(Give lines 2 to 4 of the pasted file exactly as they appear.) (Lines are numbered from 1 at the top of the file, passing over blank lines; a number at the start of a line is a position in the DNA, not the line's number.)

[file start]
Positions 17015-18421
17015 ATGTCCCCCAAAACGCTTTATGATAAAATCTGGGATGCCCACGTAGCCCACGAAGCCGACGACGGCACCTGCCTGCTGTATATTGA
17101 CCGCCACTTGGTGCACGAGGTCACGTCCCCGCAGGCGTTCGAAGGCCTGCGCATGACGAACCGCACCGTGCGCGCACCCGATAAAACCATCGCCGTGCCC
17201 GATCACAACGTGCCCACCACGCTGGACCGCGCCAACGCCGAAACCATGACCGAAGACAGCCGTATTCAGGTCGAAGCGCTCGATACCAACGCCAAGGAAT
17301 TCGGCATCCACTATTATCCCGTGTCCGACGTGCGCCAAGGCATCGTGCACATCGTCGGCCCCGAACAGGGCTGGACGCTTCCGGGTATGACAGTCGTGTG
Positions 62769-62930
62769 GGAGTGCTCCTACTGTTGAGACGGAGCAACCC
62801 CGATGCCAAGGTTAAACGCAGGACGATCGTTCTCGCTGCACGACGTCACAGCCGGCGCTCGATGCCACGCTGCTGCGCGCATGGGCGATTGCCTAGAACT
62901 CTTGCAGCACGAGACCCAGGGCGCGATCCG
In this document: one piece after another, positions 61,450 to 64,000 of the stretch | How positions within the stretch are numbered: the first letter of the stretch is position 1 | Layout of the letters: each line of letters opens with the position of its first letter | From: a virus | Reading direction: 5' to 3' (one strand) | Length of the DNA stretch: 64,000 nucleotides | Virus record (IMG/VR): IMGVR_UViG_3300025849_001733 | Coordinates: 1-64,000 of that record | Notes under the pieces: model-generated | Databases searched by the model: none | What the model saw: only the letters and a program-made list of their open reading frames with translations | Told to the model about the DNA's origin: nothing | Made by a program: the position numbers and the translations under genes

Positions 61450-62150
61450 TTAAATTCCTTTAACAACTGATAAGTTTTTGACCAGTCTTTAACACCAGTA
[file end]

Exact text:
17015 ATGTCCCCCAAAACGCTTTATGATAAAATCTGGGATGCCCACGTAGCCCACGAAGCCGACGACGGCACCTGCCTGCTGTATATTGA
17101 CCGCCACTTGGTGCACGAGGTCACGTCCCCGCAGGCGTTCGAAGGCCTGCGCATGACGAACCGCACCGTGCGCGCACCCGATAAAACCATCGCCGTGCCC
17201 GATCACAACGTGCCCACCACGCTGGACCGCGCCAACGCCGAAACCATGACCGAAGACAGCCGTATTCAGGTCGAAGCGCTCGATACCAACGCCAAGGAAT